Ram, M. et al. (2000) “Currying Favor with the locals”: Balti Owners and Business Enclaves. International Journal of Entrepreneurial Behaviour and Research 6(1).
Lem, W. (2009) Daughters, Duty and Deference in the Franco-Chinese Restaurant in D. Beriss, and David Sutton (eds.) Restaurants: the Anthropology of Where We Eat. London: Berg
Ram discusses this idea of ethnic enclaves which idealistically encompasses cultural business owners to cater to their own cultural communities’ needs. These ethnic business are the staple for cultural unity and togetherness; having immigrants working for immigrants. Also these ethnic enclaves are said to pay their employees more then and puts ode business. Realistically ethnic enclaves are spaces of extreme competitive and have harsh work practices. Policy makers can have a huge effect on these ethnic enclaves by decreasing or promoting gentrification; the restoration of run down urban areas. De-gentrification will cause high turnover of citizens, unstable business model, and increase competition while gentrification will do the exact opposite.
These ethnic businesses are heavily dependent on family labor to keep cost down and keep their competitive edge. These cultural ties are believed to keep employees honest and hardworking; employees feel an obligation to help out their family. By hiring family work practice also diminish and can become quite harsh. Ethnic enclaves also train their family members through apprenticeship where the men are given most of the praise and women are usually taken for granted.
Ram focuses on the Birmingham Balti Quarter which has a large South Asian ethnic enclave. The area is a typical run down urban center; high unemployment, high crime rate, environmental degradation, etc. there is also a high number of businesses both old and new which keeps competition at the forefront. Many restaurants moved to this Balti Quarter quite easily, policy wise, and were knew there was money to be had. All of these new businesses saturate the market and most people receive a lesser piece of the pie. Fast food chains also have a negative impact on these ethnic businesses. Policy maker are torn between protectionism, free competition, and cost and benefit analysts. Balti ethnic enclaves use family labor to keep costs down and increase trust in their employer- employee relationship. Price is also another main way in which the businesses stay competitive. Lastly, these businesses do not believe in formal training for two reasons; apprenticeship is good enough and they could have a high employee turnover.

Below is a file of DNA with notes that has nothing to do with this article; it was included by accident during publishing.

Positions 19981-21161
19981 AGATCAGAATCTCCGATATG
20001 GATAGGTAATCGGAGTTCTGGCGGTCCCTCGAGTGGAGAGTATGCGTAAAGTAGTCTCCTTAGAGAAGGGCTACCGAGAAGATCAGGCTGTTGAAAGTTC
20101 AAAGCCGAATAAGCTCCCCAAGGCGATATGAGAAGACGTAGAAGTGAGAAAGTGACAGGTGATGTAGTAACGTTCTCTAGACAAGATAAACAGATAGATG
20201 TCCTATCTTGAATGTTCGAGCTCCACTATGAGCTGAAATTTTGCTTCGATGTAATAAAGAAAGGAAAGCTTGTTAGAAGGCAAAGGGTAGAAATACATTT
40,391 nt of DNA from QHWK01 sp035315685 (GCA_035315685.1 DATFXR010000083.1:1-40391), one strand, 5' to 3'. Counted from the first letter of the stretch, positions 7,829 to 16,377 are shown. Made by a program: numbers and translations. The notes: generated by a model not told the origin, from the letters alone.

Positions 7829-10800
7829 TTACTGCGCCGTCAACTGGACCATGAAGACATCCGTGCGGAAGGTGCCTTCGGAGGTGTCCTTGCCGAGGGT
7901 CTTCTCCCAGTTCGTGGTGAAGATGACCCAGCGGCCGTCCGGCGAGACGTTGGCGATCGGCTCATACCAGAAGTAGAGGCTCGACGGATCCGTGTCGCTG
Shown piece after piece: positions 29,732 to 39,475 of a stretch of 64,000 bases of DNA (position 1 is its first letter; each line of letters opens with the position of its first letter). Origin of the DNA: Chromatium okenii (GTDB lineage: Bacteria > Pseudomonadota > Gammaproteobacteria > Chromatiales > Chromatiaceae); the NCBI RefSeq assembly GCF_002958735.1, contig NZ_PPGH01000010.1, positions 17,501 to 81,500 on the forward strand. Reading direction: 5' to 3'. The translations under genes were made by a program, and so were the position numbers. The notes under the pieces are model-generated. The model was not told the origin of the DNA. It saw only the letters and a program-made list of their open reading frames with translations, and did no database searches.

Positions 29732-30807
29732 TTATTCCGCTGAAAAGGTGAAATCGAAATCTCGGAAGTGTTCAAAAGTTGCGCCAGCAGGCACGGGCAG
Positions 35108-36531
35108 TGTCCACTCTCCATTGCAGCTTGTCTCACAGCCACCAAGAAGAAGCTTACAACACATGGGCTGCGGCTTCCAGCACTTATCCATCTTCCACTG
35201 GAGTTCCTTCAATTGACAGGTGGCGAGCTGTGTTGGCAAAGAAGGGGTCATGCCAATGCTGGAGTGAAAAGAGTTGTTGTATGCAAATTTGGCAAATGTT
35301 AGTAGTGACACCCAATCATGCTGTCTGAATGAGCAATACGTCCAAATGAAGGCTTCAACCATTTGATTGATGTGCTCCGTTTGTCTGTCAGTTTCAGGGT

Lem begins by describing Le Salon Imperial restaurant and the renovations that are taking place to transform the restaurant from takeout to a sit down restaurant feel. The author demonstrates how these ethnic enclaves use family labor to success at business. The author also hints at the beginning about how women are taking for granted in these businesses and actually start to accept their role. Lem then goes on to explain why immigrants left Wenzhou, China to come to France. Immigrants came to make more money and improve their life. Most of them started off working in a. Restaurant until they saved enough to open their own. France has a huge Chinese cultural enclave that is flooded with many Asian restaurants. These restaurants are gaining popularity and success mainly due to their use of family as employees to keep costs down. Chinese culture; the importance of family, patriarchy, collectivism, and hierarchy may not be the key to their success because these traits can be found in many other cultures. Network building among the Chinese diaspora offer a more complete answer to their success. These networks help new Chinese immigrants to learn about their new societies; find jobs, places to live, and learn cultural norms. The networks also offer financial backing that other cultural groups do not have and this can be a main factor to their success. Also a mixture of the networks, managing style, and cultural traits can all attribute to their success. Lastly, Lem focuses on women in the Chinese enclaves and the sacrifices they make for their families and the success of the business. Women give everything to their restaurant and family and are under appreciated.
Both articles address the idea of ethnic enclaves and how family employees are really important to the success of the restaurant. Ram does a better job than Lem is describing the external factors that affect these ethnic enclaves.
Do you think that these ethnic enclaves will survive the multinational fast food chains?
Do you think that Lem’s description of gender roles in these ethnic enclaves are over dramatized?